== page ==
Pizza is best when it’s cooked over an open flame. Admittedly, grilling a pizza takes much more work than relying on your oven, as you’ll need to move quickly. The dough will need careful rotating to ensure it’s evenly browned (don’t forget to oil the grill to avoid sticking), and once the base is ready, you’ll need to have the sauce and toppings on hand so you can add them as the pizza cooks. But if you have the patience, you’ll be rewarded with a crisp, smoky pie that will taste like it came from an old-fashioned pizzeria.
Yes, even your salad can go on the barbecue. Slice a head of romaine lettuce in half and grill it, cut-side down, for about a minute or until the lettuce just starts to blacken with grill marks. Do the same thing with a lemon for your garnish. After it’s been grilled, add dressing, parmesan and, for an extra hint of smoky flavour, a few crumbles of barbecued bacon.
Boiling may be the most common way to cook lobster, but there’s also grilling. And, after all, a grilled lobster tail is the perfect companion to a barbecued steak. Depending on your bravery level, you can kill the lobster by either submersing it in boiling water for a minute or by inserting a sharp knife into the cross mark on its back or between its eyes (as well, some recommend freezing the lobster beforehand to put it into a hibernation-like state). Either way, once your lobster is ready, toss it on a medium-hot grill for eight to ten minutes. Alternately, break off the claws and tail and cook in pieces. You’ll know it’s ready once the meat is firm and opaque, and the shell is bright red.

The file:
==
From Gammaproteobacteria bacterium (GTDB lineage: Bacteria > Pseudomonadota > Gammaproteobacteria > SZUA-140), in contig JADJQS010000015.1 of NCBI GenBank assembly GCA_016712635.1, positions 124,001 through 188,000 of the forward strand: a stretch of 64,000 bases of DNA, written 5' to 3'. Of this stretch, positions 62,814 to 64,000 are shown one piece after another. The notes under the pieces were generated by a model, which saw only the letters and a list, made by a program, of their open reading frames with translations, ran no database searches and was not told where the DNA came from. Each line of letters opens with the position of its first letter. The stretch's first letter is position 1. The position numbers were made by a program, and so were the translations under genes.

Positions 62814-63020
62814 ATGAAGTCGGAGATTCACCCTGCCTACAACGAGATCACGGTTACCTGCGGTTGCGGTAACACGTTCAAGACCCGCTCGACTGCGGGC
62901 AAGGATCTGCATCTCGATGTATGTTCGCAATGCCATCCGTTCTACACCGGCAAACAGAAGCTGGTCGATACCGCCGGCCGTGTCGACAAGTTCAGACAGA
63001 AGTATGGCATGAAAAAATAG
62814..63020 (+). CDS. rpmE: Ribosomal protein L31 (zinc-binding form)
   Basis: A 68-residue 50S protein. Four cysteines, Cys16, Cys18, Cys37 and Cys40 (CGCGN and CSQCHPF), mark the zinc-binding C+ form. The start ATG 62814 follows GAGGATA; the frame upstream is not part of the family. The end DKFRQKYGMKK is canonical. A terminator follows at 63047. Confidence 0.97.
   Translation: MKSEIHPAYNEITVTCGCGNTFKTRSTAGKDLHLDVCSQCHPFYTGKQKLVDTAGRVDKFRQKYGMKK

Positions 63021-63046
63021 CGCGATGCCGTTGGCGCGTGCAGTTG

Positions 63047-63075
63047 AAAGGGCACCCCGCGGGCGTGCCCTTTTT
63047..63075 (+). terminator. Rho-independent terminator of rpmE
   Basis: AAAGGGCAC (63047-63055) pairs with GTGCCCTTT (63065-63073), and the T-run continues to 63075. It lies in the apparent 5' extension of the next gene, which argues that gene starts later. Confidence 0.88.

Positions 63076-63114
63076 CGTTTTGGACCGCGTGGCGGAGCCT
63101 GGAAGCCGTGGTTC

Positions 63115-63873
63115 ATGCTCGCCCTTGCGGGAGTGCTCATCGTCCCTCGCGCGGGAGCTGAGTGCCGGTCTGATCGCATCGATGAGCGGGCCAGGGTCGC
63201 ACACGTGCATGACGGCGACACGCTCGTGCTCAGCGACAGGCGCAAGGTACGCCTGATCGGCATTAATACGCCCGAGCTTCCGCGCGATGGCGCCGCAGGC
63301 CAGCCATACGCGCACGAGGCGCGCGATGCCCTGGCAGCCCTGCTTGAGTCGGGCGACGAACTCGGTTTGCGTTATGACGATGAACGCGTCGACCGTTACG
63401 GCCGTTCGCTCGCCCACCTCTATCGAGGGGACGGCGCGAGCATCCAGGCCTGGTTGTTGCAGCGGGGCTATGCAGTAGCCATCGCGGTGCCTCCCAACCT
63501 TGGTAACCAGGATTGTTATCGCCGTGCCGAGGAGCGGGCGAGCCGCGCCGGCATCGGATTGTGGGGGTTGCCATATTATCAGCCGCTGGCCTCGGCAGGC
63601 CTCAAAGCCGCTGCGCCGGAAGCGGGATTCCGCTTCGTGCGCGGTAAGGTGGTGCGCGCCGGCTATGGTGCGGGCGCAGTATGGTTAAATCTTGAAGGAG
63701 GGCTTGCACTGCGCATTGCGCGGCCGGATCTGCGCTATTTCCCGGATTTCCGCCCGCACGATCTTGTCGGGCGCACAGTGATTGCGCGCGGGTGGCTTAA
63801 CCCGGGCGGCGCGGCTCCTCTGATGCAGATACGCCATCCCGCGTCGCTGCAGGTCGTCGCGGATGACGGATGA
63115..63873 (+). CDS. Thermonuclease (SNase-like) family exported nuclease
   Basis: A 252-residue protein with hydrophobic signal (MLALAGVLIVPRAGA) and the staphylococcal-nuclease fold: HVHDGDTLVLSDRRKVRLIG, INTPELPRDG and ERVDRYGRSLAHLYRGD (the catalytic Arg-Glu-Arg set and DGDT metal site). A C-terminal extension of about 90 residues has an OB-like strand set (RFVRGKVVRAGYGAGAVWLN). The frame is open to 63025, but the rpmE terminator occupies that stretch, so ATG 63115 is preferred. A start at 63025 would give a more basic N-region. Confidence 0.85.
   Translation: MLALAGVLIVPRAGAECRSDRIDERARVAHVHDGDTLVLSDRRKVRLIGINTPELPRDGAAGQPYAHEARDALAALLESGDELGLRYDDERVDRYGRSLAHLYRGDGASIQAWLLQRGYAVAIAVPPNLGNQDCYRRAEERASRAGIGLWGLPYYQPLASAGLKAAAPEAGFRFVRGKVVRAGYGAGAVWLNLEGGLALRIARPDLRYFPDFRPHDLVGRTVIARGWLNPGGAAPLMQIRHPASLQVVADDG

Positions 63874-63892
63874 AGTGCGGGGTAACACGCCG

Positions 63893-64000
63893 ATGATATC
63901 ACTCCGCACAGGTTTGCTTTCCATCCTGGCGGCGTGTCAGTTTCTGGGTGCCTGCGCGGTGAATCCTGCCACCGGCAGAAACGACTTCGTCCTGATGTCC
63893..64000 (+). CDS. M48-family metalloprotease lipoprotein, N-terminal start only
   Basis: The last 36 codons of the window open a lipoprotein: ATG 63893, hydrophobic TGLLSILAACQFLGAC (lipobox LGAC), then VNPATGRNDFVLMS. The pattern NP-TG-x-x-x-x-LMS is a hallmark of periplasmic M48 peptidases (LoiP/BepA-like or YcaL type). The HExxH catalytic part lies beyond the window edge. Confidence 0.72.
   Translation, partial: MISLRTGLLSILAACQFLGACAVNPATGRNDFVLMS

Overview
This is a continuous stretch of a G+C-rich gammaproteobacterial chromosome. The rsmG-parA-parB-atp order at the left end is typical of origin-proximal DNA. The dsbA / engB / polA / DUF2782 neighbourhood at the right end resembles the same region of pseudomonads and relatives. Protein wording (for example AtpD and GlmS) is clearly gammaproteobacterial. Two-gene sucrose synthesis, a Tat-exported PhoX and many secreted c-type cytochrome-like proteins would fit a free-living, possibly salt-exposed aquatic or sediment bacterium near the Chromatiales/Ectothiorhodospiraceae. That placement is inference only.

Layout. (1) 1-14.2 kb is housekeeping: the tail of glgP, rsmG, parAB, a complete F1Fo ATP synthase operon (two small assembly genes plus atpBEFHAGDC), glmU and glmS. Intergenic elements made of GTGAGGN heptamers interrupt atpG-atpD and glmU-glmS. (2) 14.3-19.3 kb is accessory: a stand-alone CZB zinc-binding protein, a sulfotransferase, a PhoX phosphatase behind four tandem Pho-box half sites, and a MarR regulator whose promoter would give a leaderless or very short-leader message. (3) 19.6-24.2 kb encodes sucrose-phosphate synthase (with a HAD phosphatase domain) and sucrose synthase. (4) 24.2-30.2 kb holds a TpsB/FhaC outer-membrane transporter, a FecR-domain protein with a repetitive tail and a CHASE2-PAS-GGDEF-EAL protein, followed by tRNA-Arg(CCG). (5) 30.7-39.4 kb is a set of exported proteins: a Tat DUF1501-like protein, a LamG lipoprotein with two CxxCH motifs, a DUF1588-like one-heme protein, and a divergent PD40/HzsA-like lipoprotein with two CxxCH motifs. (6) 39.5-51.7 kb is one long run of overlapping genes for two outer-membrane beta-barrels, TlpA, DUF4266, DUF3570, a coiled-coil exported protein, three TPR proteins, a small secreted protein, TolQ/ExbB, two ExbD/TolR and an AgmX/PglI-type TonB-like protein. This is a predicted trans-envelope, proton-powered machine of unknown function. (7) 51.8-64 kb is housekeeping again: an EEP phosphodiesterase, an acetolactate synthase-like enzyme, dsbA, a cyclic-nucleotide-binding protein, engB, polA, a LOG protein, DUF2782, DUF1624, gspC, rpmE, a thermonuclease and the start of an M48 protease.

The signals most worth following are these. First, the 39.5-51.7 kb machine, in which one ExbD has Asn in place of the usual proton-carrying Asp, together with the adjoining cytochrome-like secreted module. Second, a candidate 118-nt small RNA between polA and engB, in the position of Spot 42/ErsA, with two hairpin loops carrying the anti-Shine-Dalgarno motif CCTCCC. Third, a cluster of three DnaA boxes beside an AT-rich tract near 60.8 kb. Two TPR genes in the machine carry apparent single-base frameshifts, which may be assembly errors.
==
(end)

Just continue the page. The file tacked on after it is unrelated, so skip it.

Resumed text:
Bacon and eggs